comprises a number of strokes, each of which usually defines two parallel edges.
In addition to a strict definition of parallelism, other objects which do not possess classic parallel edges may be generally considered parallel to derive valuable image processing information. For example, objects which possess an axis of symmetry such as an hourglass or cone may possess an overall characteristic within an image which is similar to parallelism and which may be desired to be treated in the manner parallel edges are treated.
The intensity of effort by practitioners in the image processing art has resulted in the publication of a number of related articles and treatises. The following are included in such relevant publications: Binford, Thomas. 1971. Visual Perception by Computer. IEEE conference on Systems and Control. December, 1971, Miami. Blum, H. 1973. Biological shape and visual science, part
1. J. Theor. Biol. 38, 205-287. Canny, John. 1986. A computational approach to edge detection. IEEE PAMI, Vol PAMI-8, no. 6., November 1986.
Hildreth, Ellen. 1984. The Measurement of Visual Motion. MIT Press. Marr, David. 1982. Vision. W. H. Freeman. New York. Rao, Kashipati and Nevatia, Ramakant. 1989. Descriptions of complex objects from incomplete and imperfect data. Proceeding of the DARPA image understanding conference. May 1989, Palo Alto, Calif. The foregoing provide a sampling of the various methods of image processing techniques which are known. In addition, other examples are found in the following U.S. Patents: U.S. Pat. No. 4,618,989 issued to Keisuke, et al. sets forth a METHOD AND SYSTEM FOR DETECTING ELLIPTICAL OBJECTS in which the geometric properties an ellipse are determined separately on three parameter sub-spaces obtained on the basis of edge vector field.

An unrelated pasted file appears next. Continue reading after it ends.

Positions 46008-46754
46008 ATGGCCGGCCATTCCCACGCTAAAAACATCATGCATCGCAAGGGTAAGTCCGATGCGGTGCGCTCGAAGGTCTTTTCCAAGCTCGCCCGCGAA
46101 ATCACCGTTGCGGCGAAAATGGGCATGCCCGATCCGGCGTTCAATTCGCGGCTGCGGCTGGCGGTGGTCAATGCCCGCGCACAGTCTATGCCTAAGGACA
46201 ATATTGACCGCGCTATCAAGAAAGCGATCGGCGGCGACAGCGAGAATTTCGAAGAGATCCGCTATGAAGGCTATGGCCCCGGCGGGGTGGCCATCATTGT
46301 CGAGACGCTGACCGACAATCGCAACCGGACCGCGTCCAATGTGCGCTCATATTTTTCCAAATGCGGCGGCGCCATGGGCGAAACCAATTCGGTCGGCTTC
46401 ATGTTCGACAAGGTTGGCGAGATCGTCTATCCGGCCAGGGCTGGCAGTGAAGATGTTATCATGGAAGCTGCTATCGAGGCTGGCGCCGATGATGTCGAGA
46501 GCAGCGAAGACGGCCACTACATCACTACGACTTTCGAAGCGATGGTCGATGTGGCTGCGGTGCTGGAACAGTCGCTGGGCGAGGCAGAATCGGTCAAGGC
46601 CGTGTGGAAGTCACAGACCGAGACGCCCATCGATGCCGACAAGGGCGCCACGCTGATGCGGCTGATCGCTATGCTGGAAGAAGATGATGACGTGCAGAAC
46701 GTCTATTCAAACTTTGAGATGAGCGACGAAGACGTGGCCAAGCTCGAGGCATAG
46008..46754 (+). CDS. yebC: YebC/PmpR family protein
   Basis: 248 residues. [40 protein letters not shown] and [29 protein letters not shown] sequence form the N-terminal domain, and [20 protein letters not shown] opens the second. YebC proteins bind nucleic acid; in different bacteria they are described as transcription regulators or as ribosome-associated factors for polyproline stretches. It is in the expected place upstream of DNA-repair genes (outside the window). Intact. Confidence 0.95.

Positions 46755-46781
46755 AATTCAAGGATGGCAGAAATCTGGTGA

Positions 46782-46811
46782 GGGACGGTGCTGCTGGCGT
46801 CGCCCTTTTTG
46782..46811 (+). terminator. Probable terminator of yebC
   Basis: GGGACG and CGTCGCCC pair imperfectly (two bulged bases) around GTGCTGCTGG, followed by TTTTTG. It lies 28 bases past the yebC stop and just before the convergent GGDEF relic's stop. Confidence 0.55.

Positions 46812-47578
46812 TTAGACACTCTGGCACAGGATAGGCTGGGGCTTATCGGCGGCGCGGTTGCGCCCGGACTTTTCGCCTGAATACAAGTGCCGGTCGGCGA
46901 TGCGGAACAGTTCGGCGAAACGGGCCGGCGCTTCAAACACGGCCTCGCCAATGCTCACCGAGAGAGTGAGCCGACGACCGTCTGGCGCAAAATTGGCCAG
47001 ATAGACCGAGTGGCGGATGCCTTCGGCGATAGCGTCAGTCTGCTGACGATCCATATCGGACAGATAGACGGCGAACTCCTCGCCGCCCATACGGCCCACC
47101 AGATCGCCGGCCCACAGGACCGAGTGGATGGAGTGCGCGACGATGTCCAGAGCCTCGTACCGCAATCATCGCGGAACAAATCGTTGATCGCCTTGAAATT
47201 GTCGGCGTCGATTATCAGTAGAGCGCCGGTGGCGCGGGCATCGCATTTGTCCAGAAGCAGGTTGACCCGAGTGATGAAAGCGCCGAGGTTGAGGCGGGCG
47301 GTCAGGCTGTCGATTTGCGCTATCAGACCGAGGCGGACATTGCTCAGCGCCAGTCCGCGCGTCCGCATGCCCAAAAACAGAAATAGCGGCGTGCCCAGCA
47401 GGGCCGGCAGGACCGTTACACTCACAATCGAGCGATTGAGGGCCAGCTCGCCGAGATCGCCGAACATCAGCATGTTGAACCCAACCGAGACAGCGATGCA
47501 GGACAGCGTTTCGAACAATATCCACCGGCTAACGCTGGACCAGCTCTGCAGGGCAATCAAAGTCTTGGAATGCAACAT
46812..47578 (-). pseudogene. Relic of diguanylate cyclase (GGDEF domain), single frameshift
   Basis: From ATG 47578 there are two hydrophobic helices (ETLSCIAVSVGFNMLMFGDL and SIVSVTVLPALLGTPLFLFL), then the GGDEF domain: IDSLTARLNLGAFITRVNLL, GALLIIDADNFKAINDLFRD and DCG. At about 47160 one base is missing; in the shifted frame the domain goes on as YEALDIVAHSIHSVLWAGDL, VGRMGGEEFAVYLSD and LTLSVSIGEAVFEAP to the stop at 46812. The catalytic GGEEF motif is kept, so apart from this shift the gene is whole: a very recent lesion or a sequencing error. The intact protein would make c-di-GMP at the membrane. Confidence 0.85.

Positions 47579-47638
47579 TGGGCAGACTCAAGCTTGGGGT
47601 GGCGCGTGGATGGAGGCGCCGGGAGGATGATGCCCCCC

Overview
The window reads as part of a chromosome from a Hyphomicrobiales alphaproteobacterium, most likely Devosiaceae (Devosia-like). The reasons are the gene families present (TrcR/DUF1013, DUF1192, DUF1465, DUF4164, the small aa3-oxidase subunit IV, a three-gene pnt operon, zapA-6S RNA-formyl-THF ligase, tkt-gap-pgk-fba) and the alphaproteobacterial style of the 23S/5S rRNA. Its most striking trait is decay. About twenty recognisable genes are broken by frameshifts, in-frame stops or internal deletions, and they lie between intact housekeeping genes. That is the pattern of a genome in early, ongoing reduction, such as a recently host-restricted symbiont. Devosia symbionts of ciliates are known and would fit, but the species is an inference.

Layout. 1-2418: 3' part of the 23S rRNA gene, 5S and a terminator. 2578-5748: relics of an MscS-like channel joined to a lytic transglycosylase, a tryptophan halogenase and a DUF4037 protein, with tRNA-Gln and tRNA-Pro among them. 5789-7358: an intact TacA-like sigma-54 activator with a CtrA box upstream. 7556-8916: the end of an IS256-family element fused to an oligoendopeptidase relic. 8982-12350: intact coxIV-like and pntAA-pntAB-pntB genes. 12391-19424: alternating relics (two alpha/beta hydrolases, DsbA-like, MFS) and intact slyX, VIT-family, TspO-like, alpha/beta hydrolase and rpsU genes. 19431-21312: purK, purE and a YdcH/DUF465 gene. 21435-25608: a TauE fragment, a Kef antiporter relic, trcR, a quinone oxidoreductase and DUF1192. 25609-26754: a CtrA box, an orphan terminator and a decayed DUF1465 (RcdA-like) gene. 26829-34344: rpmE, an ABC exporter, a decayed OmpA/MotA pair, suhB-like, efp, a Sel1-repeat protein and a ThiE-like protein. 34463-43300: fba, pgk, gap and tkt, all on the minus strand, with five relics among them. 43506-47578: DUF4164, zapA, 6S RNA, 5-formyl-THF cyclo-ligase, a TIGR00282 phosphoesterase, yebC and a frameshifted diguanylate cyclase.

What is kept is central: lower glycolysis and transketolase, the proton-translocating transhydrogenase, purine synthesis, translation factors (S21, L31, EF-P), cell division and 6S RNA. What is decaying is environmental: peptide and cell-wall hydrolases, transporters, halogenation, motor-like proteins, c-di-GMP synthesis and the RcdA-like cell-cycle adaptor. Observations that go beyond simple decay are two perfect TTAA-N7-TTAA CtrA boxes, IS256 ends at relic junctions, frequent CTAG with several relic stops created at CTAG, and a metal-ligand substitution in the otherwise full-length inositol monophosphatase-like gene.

U.S. Pat. No. 4,424,588 issued to Takashi, et al. sets forth a METHOD FOR DETECTING THE POSITION OF A SYMMETRICAL ARTICLE by converting image signals of the article into binary information and detecting the position of the article based upon the binary information. A first median point is determined from the binary information which is between two points of intersection between a first straight line intersecting the article and the sides of the article. A second median point is determined from the binary information which is between two points of intersection between a second straight line passing through the first median point crossing the first straight line at right angles and crossing the sides of the article.
U.S. Pat. No. 4,896,279 issued to Yoshida sets forth a METHOD AND APPARATUS FOR INSPECTING AN EXTERNAL SHAPE OF AN OBJECT HAVING A SYMMETRY in which an object is sensed by a photoelectric conversion sensor having a photoelectric conversion screen expressed as an XY coordinate grid such that the symmetrical axis of the object is parallel to one axis of the XY coordinate. Coordinates at a plurality of right and left points with respect to the other axis of the XY coordinate at which an external contour of the object intersects a plurality of straight lines perpendicular to the symmetrical axis are determined.
U.S. Pat. No. 4,435,836 issued to Ruben sets forth a TECHNIQUE FOR EXTRACTING FEATURES FROM IMAGES in which attributes or features of a